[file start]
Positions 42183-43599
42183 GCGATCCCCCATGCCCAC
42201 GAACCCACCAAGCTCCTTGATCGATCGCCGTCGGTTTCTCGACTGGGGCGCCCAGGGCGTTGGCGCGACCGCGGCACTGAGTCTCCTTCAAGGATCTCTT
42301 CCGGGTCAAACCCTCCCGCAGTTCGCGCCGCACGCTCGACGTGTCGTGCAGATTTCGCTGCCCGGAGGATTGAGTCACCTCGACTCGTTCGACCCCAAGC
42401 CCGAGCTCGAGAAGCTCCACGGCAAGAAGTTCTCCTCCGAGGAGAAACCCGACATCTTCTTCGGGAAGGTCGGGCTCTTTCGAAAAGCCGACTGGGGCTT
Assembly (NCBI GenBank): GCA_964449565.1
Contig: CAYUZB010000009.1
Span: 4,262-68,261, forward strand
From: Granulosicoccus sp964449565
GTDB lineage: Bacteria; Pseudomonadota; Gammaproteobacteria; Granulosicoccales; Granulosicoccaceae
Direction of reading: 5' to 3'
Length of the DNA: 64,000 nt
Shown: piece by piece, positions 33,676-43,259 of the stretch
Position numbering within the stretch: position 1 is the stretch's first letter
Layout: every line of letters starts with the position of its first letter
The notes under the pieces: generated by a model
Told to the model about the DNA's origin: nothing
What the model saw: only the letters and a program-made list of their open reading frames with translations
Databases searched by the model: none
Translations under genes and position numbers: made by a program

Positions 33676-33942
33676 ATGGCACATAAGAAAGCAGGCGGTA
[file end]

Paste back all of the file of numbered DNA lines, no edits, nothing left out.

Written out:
Positions 42183-43599
42183 GCGATCCCCCATGCCCAC
42201 GAACCCACCAAGCTCCTTGATCGATCGCCGTCGGTTTCTCGACTGGGGCGCCCAGGGCGTTGGCGCGACCGCGGCACTGAGTCTCCTTCAAGGATCTCTT
42301 CCGGGTCAAACCCTCCCGCAGTTCGCGCCGCACGCTCGACGTGTCGTGCAGATTTCGCTGCCCGGAGGATTGAGTCACCTCGACTCGTTCGACCCCAAGC
42401 CCGAGCTCGAGAAGCTCCACGGCAAGAAGTTCTCCTCCGAGGAGAAACCCGACATCTTCTTCGGGAAGGTCGGGCTCTTTCGAAAAGCCGACTGGGGCTT
Assembly (NCBI GenBank): GCA_964449565.1
Contig: CAYUZB010000009.1
Span: 4,262-68,261, forward strand
From: Granulosicoccus sp964449565
GTDB lineage: Bacteria; Pseudomonadota; Gammaproteobacteria; Granulosicoccales; Granulosicoccaceae
Direction of reading: 5' to 3'
Length of the DNA: 64,000 nt
Shown: piece by piece, positions 33,676-43,259 of the stretch
Position numbering within the stretch: position 1 is the stretch's first letter
Layout: every line of letters starts with the position of its first letter
The notes under the pieces: generated by a model
Told to the model about the DNA's origin: nothing
What the model saw: only the letters and a program-made list of their open reading frames with translations
Databases searched by the model: none
Translations under genes and position numbers: made by a program

Positions 33676-33942
33676 ATGGCACATAAGAAAGCAGGCGGTA